Buying Junk Silver is also a top priority for those concerned with preparing for some sort of disaster, whether financial or societal collapse. Junk Silver is real money. Each coin is fractional silver that can be used for trade and barter in the event that it may be needed.
Before you buy junk silver it is important to familiarize yourself with the various types. Having some basic knowledge, such as which years’ coins were minted with silver and which ones weren’t will help prevent you from making major mistakes when you buy junk silver.
The most common types of junk silver coins will also have the lowest premium over the silver spot price. The two most common coins you’ll find for junk silver are the Roosevelt Dime and the Washington Quarter.
Monetary Value of Junk Silver
Bags of junk silver come in a variety of face value bags from online bullion dealers. Most dealers will carry $10 Face Value bags, $50 Face Value bags, $100 Face Value bags and $1,000 Face Value bags.
When first minted, a $100 Face Value bag of 90 percent silver coins would contain 72.3 troy ounces of silver. Through normal circulation, the coins will have some natural wear and tear that causes a slight amount of silver to wear away. It’s commonly accepted that a $100 Face Value bag of junk silver coins today will contain roughly 71.5 troy ounces of silver.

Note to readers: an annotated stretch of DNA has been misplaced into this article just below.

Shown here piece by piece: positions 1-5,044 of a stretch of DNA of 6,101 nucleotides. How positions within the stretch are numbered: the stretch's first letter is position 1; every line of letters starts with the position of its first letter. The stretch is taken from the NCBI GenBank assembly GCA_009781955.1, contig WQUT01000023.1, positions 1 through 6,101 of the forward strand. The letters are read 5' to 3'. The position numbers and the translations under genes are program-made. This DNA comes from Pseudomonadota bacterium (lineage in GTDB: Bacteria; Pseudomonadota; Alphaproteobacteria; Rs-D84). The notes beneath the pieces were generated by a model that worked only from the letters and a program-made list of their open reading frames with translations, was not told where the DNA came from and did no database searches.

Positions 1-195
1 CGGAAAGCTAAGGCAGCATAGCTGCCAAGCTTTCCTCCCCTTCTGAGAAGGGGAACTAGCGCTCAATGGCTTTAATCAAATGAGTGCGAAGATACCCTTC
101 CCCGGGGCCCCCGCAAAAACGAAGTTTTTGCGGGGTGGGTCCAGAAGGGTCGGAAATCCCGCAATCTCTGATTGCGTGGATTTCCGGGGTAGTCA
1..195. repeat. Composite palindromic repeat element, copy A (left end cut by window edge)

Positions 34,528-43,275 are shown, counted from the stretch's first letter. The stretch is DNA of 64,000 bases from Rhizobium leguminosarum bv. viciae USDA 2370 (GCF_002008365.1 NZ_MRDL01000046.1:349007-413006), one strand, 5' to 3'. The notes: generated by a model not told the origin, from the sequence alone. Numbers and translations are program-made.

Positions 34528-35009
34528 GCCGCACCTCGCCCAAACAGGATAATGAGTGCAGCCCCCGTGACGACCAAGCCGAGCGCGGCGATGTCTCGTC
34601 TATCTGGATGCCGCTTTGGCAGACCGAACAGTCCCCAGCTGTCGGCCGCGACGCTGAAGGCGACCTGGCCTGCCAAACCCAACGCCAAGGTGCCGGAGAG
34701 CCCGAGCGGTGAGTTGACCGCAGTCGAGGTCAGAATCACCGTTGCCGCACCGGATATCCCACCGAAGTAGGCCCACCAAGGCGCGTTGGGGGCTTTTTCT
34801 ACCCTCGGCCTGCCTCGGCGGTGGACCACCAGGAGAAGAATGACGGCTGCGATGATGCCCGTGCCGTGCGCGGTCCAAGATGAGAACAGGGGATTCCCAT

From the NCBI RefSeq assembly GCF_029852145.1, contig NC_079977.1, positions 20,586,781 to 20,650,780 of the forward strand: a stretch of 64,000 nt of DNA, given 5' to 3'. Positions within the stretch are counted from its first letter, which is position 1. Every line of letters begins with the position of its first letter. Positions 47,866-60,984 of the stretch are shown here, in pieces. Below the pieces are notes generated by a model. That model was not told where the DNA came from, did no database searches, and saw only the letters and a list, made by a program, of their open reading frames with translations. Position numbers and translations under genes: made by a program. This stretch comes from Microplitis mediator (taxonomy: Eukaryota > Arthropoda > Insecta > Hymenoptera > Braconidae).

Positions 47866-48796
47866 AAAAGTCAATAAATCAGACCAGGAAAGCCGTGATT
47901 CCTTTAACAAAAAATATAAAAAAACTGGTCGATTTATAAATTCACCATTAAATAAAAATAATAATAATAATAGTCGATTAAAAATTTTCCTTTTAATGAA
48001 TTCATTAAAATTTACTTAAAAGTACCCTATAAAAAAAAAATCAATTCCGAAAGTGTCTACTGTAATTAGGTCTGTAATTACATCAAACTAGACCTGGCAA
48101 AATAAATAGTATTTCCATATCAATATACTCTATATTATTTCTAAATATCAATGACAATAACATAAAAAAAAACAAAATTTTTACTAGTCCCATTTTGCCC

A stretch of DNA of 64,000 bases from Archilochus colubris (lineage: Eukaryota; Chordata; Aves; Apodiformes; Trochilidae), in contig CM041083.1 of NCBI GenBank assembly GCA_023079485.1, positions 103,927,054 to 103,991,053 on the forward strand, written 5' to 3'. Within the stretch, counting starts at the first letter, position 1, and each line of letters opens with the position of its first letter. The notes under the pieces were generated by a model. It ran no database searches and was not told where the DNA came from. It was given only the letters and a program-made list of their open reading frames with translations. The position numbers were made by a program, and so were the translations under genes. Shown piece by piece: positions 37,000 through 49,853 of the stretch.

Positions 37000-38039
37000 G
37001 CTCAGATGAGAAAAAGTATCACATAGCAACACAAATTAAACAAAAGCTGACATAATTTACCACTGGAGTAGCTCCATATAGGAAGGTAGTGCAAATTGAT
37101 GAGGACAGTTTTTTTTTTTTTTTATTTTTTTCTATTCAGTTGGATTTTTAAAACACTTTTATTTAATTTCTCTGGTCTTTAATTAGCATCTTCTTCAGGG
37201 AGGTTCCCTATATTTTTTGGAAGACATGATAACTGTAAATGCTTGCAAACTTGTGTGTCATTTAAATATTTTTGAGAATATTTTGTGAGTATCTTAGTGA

Types of Junk Silver
Prior to 1965 in the United States many of the coins in circulation were minted from an alloy that contained 90% silver. There are many coins from this time that are collected and have numismatic value in addition to their intrinsic metal value.
Circulated coins minted before 1965 that contain 90% silver that have little to no numismatic value to collectors are commonly referred to as Junk Silver.
For US Coinage, there are 3 basic types of Junk Silver:
- 90% Silver – Dollar coins, half-dollars, quarters and dimes minted prior to 1965.
- 40% Silver – Kennedy Half-dollar coins minted from 1965 until 1969.
- 35% Silver – Nickel coins minted during certain years of World War II, from 1942 until 1945.
In 1965 the US Mint and Treasury departments began minted coins that were clad. Of those minted before 1965, dimes, quarters, half dollars and dollar coins were minted in 90% silver. From 1965 until 1970 Kennedy Half Dollars were minted in an alloy containing 40% silver.
From 1942 until 1945, nickel coins were minted in an alloy that contained 35% silver.